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Written by EA NYU Abu Dhabi Research Staff.[1]

The two-minute summary

The UAE is a high-income country which farms 22 million land animals a year. Since 1980, the country’s animal product consumption has been on a downward trend, yet the UAE’s production of these products has risen over the past decades and is now at an all-time high. Farmed animal welfare is extremely neglected in terms of resources with all existing organizations focusing on companion animals and their adoption. The private sector is more accessible so we, therefore, believe that the alternative protein sector is the most viable option to displace animal products in the region, and will be the focus of this report.

Reports estimate that cultivated meat could skyrocket to become a billion dollar global industry by the end of the decade, as long as companies can overcome key hurdles such as pricing and regulatory approvals, and ensure consumer acceptance[2]. With Asia being home to over half of the world’s population and, as a result, facing the greatest threat in terms of food insecurity and its associated social, environmental, and economic challenges, Asia-based students, researchers, investors, and entrepreneurs, have the opportunity to address the growing need for meat, seafood, egg and dairy alternatives in the region.

The UAE is the perfect place to work and invest in the alternative protein sector due to its recent commitment to carbon neutrality, along with its growing focus on sustainable agriculture practices and food security to look after its growing population. It is also home to huge sources of investment and support for agriculture technology and food innovation. The UAE is positioned to be a front runner in alternative protein development in the region.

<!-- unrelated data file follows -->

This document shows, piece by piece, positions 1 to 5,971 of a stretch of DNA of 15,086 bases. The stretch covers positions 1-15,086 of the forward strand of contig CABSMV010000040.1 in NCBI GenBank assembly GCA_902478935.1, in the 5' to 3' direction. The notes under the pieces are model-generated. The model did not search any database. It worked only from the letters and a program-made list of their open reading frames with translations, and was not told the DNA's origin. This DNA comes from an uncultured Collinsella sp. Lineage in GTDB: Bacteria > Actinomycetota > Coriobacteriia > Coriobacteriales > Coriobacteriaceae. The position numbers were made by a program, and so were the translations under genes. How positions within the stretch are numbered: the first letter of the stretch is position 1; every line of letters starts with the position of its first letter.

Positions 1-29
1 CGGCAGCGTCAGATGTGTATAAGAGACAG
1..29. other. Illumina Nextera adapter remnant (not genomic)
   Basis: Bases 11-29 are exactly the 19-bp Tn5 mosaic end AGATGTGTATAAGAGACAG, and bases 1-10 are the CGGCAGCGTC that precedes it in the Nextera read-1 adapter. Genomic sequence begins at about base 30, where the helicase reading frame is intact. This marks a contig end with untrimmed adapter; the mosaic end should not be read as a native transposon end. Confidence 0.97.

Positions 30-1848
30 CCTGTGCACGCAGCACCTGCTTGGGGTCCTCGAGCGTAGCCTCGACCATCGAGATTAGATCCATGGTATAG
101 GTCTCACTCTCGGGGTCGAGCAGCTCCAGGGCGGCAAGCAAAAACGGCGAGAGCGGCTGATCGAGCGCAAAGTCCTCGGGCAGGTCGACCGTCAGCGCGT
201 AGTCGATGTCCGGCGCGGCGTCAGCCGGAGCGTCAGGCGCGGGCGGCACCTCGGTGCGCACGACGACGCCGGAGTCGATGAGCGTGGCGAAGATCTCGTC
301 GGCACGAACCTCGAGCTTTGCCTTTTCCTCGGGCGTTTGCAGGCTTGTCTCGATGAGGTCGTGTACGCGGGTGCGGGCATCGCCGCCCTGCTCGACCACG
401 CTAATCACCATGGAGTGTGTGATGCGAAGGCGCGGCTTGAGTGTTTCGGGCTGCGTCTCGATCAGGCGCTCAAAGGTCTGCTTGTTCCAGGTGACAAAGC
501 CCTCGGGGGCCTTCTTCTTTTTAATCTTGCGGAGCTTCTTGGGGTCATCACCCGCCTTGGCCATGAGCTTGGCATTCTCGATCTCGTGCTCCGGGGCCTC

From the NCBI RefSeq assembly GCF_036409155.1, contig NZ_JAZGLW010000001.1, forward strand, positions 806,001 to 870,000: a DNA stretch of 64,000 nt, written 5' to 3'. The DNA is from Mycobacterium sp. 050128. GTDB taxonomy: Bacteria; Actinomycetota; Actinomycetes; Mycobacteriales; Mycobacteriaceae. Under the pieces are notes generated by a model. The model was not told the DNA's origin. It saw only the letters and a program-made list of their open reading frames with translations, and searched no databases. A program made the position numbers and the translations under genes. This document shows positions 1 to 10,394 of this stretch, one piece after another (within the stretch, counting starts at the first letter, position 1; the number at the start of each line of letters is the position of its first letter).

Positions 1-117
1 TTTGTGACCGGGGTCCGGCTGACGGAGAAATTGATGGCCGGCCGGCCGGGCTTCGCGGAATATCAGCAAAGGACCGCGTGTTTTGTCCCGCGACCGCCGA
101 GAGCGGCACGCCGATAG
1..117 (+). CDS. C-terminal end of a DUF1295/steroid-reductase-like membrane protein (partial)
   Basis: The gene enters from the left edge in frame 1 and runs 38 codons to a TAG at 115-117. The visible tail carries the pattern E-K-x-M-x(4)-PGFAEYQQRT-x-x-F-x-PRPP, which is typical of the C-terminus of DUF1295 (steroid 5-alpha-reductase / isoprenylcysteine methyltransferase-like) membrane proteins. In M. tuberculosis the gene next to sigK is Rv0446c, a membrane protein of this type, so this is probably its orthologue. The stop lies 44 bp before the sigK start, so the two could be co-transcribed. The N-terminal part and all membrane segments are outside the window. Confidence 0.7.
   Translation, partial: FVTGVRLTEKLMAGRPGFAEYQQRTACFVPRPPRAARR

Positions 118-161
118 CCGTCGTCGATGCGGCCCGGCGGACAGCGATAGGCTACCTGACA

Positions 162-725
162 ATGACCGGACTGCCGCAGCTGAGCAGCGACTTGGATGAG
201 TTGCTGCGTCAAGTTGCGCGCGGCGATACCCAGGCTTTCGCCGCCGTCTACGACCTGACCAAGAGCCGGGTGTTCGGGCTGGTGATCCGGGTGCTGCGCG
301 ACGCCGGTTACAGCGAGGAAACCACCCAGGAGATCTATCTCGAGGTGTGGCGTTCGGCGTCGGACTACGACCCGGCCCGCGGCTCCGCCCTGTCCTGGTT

How big is this problem?

Animal Distribution and Magnitude

In 2017, 22 million farmed land animals were reported in the UAE, making up 0.02% of the global number[3]. While the total consumption of all animals and their products has been on the decline overall in the UAE, the number of eggs, milk, chicken, and cow meat produced has  steadily risen over the past decades and is now at an all-time high with the number of chicken meat and eggs produced having almost doubled since 2010.

When compared with other countries in the Gulf, the UAE ranks relatively high at the third place out of seven countries that had data on the amount of meat produced a year, yet it only produces a quarter of what Saudi Arabia produces[4]. In this sense, the UAE is not a main producer within the Gulf nor at the global stage.  However, the UAE’s drive to be a frontrunner of sustainability and innovation can be used to promote alternative paths to animal welfare, namely through alternative protein sources. The amount of investment in innovative food technology and international plant-based food companies’ influence in the UAE has been steadily increasing, making alternative proteins a worthwhile focus to achieve higher animal welfare.